The big box was brought out each Christmas. A box that seemed to tall to peek into. A box that was even more exciting than the Christmas gifts. I am not sure where that box resided during the rest of the year, but when Dad hefted it into the living room, we knew that Christmas was officially here.

We tried to wait patiently while Dad put on the lights. I was usually parked next to a bubble light just waiting for it to heat up. If it was sluggish, Dad flicked it with his fingers and the bubbles danced. One by one the ornaments were taken from the magical box and handed to the Loxley daughters. Once the Angel, with spun glass hair, was placed atop the tree, Mom opened the box of icicles. One by one we draped them over the limbs. Once in awhile June was known to toss them when no one was looking. Well, no one but her little sister. Mom put up the little cardboard houses for the Christmas village with a mirror in the middle on which little figures skated.

A package of stencils was opened while Mom prepared the Glass Wax. We painted over the stencils adding Santa's face, angels, all sorts of wonderful Christmas designs to the big, old windows in this magical house. Bit by bit Christmas came to the house back the lane. A visit to Rikes in Dayton was extra special. Children with noses pasted to the big windows, watching elves pop out of snow drifts and Santa peeking out of a chimney. Then off to Santa's Village.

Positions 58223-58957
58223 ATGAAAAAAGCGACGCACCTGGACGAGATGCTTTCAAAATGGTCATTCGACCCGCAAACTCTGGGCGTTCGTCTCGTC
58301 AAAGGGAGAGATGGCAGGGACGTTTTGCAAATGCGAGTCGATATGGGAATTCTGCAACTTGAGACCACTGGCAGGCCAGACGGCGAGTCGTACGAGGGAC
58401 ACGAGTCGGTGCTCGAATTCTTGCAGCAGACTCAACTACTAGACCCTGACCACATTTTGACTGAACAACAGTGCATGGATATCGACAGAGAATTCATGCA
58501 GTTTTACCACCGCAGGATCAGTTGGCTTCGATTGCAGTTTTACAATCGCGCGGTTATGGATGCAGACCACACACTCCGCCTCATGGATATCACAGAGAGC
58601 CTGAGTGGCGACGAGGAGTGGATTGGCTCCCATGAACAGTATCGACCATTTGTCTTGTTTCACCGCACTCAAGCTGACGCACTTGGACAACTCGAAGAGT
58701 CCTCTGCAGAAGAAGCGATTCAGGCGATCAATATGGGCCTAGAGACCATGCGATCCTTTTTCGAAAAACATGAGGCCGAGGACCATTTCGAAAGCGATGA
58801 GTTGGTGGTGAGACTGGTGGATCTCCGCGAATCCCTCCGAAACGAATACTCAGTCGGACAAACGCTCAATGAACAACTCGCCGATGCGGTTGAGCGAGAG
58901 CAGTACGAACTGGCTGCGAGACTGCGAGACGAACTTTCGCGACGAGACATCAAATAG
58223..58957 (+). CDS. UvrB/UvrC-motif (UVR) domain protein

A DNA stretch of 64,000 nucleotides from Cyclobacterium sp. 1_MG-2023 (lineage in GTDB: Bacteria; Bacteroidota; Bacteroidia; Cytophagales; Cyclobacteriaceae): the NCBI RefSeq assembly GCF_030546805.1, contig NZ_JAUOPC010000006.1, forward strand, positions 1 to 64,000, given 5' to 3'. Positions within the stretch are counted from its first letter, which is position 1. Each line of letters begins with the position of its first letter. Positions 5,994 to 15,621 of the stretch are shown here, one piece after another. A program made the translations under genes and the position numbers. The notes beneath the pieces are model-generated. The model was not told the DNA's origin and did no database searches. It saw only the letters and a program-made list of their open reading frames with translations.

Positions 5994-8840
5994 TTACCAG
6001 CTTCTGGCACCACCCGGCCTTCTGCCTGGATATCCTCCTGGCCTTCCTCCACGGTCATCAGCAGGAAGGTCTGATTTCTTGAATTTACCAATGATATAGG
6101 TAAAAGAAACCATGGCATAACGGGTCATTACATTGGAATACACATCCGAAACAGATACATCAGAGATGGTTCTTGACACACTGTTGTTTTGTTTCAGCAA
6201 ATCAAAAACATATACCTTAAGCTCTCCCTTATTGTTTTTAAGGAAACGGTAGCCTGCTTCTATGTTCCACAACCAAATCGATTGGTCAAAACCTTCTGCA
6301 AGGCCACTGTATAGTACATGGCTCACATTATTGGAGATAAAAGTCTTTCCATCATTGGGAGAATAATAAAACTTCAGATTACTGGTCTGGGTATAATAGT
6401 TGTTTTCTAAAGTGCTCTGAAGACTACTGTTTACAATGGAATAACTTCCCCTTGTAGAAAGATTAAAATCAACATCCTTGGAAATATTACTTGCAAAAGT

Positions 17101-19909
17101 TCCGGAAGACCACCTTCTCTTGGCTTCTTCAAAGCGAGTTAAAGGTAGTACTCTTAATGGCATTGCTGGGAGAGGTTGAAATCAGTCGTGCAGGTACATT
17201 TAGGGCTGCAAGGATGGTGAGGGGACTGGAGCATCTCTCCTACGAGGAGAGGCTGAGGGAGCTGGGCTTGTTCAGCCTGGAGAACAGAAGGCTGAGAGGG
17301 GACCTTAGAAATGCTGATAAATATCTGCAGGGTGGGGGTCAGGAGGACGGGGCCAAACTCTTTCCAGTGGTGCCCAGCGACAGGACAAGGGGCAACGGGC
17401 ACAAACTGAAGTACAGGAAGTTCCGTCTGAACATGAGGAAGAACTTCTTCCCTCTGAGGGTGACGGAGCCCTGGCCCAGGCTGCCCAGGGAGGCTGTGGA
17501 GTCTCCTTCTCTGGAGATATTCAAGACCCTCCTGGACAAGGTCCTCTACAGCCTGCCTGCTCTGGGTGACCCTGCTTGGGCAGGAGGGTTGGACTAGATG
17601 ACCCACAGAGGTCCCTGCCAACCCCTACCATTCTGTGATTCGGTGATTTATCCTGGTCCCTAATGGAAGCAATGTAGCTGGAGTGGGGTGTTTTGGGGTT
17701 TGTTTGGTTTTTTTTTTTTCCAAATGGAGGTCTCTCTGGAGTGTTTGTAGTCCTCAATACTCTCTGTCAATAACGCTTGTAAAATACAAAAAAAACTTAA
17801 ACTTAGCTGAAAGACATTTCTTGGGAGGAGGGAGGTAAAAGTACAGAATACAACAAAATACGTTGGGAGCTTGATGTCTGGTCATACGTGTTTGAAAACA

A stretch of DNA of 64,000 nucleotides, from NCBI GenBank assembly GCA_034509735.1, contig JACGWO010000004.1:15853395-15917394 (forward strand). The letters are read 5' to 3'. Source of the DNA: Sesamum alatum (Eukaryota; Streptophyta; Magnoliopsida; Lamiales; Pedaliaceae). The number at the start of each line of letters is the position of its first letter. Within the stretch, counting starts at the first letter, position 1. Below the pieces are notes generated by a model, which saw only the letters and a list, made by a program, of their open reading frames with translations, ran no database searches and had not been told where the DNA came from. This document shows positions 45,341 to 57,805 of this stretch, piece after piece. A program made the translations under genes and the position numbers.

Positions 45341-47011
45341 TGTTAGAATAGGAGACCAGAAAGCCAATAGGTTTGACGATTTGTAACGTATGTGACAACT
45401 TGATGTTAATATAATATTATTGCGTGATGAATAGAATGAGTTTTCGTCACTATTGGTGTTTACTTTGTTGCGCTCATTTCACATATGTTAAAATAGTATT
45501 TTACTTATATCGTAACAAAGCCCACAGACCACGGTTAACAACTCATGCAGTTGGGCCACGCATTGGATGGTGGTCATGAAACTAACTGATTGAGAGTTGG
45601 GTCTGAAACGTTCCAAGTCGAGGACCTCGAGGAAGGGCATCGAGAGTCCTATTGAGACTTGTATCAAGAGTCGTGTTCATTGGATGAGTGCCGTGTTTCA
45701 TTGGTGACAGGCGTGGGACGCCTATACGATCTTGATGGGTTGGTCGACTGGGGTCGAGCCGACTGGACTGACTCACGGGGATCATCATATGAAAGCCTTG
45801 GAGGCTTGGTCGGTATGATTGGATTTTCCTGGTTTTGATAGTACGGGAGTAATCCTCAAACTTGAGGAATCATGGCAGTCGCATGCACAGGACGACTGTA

In 1951 the cartoon version of Rudolph the Red Nose Reindeer was released in movie theatres. In 1949 Gene Autry sang the song about this red-nosed guy, topping music charts. About this same time, the family was riding the elevator up to the top floor to see Rudolph. The littlest of the family was busy looking at her new doll that had just arrived in the mail. A sweet doll, Bonny Braids, who was the daughter of Dick Tracy and Tess Trueheart. (Sure wish I still had that doll!).

We sang carols at the piano next to the tree. Seems we sang them all day long during those special days. We sang of a baby in a manger as well as a guy who was coming to town. We sang at home and we sang at church. We waited for that baby in a manger. Our hearts were warmed by the congregation surrounding us who were neighbors and friends. People who were in essence, all family.

Our sock on Christmas morning sagged with the weight of an orange and a few nuts. A small present might be hiding in that length of that sock. A simple gift might be under the tree. Our hearts were bursting with love for family and friends who stopped by. The same love I feel today for those memories and dear ones. I thank God for the gift of remembering, for the fullness of life I had living in that house with such a dear family. Gifts of music, simple life, loving neighbors continue to fill my heart.

Merry Christmas, my dear ones. I hope this column has jiggled a few memories loose that you can savor this holiday season. May the memories you make today be equally cherished by those you love.